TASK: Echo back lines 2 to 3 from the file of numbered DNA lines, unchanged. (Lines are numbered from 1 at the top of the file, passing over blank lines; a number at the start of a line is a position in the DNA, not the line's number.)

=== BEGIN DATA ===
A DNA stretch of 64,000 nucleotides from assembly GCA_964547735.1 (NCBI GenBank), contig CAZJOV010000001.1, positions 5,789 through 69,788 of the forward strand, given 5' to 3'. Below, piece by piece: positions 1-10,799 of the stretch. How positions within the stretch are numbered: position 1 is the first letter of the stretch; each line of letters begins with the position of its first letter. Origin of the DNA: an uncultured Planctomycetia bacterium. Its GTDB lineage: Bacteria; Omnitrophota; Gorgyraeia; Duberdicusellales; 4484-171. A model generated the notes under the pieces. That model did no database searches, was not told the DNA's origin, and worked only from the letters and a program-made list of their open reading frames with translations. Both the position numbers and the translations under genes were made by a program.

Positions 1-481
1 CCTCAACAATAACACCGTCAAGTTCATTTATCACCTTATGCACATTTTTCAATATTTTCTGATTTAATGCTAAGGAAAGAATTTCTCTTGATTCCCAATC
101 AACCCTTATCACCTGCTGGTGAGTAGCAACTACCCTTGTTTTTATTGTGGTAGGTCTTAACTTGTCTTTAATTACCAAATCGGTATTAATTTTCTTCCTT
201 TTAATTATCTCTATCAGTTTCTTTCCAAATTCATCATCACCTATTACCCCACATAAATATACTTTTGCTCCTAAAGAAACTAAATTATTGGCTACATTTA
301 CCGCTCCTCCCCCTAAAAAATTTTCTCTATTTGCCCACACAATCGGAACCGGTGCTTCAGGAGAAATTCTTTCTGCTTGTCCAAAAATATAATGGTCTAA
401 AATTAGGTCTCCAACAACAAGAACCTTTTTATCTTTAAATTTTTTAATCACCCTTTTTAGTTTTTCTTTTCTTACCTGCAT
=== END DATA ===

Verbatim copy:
Positions 1-481
1 CCTCAACAATAACACCGTCAAGTTCATTTATCACCTTATGCACATTTTTCAATATTTTCTGATTTAATGCTAAGGAAAGAATTTCTCTTGATTCCCAATC